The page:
Letter to Curators / On Boycott of Deconstructing India show in Tel Aviv Museum / August 2011
Dear Tami Katz-Freiman and Rotem Ruff,
I should have answered your joint reply to the Boycott call some time ago, but I have been unwell.
I understand your anxiety as you feel that you and Israel artists and people are being personally attacked. This is not a boycott of you. This is a misconception. Let me emphasize again that the call for Cultural boycott is only against mainstream institutions supporting state policy and not an all encompassing one. The International call for Cultural boycott is not forever, but will be called off when Israel complies with UN norms and recognises the rights of the Palestinian people. The onus is on Israel to change the system.
Several Israeli artists have been coming to India for workshops and residencies and we have all taken part with them, and welcome it. In fact in November this year there will be a major Performance art festival organized in Bangalore by artists here, where an Israeli performance artist will be coming. I am also one of the invitees.
It is true that dissident Israelis have been trying to work for a “change from within”, as you said. Photographer Ram Rahman sent me the attached news report from Yale Daily News, which writes of more than 50 prominent Israeli actors, directors and playwrights recently issuing a petition declaring their refusal to perform in the state-financed theatres in Ariel in Israel, because they say the settlement violates international law and hinders the Israel-Palestine peace process. (see attachment).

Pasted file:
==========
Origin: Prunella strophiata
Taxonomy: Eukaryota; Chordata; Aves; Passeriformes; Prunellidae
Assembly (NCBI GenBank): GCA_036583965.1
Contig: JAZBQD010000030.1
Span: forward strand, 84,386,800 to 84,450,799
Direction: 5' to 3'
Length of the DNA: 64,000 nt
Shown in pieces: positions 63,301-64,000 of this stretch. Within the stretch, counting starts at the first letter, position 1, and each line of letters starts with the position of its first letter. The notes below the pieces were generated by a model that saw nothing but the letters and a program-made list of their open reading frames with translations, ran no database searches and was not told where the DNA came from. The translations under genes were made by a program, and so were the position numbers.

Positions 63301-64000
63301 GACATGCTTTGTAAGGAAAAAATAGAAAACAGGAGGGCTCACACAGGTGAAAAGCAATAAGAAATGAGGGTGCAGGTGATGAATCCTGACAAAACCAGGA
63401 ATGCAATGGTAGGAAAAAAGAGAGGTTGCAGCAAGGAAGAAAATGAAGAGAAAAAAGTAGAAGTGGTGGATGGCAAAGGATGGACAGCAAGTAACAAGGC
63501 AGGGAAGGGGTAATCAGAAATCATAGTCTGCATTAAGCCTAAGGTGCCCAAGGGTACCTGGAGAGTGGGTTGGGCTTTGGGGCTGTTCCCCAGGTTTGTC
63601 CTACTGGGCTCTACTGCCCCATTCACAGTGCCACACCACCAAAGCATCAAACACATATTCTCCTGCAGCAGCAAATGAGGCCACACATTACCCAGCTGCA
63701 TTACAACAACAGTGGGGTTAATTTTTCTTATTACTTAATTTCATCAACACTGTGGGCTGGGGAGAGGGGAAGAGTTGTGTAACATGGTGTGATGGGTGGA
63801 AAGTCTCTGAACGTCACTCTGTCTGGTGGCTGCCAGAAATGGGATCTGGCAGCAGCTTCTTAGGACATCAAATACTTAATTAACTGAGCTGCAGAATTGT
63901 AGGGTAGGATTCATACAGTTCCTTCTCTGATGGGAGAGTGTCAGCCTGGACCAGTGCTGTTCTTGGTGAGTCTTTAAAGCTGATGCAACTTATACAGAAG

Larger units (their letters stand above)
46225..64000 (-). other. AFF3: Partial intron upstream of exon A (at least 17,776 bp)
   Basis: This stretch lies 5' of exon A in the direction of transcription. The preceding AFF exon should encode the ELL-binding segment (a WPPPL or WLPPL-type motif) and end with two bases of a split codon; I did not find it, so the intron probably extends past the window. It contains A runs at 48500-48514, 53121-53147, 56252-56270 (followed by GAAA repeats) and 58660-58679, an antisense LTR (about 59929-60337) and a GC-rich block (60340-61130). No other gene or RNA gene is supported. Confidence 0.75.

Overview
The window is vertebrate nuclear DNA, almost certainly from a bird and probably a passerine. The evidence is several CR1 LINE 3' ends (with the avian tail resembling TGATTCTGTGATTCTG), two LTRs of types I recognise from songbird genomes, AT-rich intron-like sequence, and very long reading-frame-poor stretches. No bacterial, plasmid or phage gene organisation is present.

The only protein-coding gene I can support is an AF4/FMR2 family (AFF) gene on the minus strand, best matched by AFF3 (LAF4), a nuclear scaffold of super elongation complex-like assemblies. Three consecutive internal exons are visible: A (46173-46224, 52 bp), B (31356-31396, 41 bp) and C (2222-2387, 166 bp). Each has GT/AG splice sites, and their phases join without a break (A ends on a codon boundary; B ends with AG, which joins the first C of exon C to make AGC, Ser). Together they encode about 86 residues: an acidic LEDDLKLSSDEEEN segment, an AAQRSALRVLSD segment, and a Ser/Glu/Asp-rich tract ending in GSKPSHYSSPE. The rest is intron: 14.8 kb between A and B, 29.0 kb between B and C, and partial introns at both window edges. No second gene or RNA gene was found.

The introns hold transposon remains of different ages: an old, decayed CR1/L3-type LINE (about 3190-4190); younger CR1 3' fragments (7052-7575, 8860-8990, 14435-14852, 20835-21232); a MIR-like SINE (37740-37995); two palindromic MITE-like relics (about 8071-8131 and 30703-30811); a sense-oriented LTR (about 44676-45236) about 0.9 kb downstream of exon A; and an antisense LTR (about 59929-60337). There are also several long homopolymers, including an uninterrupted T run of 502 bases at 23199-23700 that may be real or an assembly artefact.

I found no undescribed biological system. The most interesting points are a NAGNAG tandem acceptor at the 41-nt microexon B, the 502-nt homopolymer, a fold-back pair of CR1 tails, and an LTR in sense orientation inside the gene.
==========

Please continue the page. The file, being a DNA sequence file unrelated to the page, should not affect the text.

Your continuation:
When Israeli officials condemn these protests, the argument they use is that “culture should be separated from politics”.
However, the show Deconstructing India is not organized by artist groups or in dissident spaces. The curatorial note is written on the Tel Aviv Museum letterhead! What the Tel Aviv Museum says about itself on the website confirms that it is a central part of the art establishment in Israel. It is no dissident institution. While it may be a “centre for learning” it is also an important part of the political establishment.
Its history is interesting. Founded in 1932, the Tel Aviv Museum was chosen in 1948 by David Ben-Gurion, the architect of Israel and its first Prime minister, to formally proclaim the Establishment of the State of Israel in a ceremony in the “Independence Hall”. This is the famous Israeli Declaration of Independence of May 14, 1948.
David Ben-Gurion declaring independence beneath a large portrait of Theodor Herzl, founder of modern Zionism in Tel Aviv Museum, 1948
It is a major institution, which is on the tourist sites of the country, part of the “central hub of modern Hebrew culture” which by definition, leaves out Palestinian culture! In fact Palestinians will find it very difficult to see the Indian show because of the various blockades and security checks that they have to pass through: the show is not for them.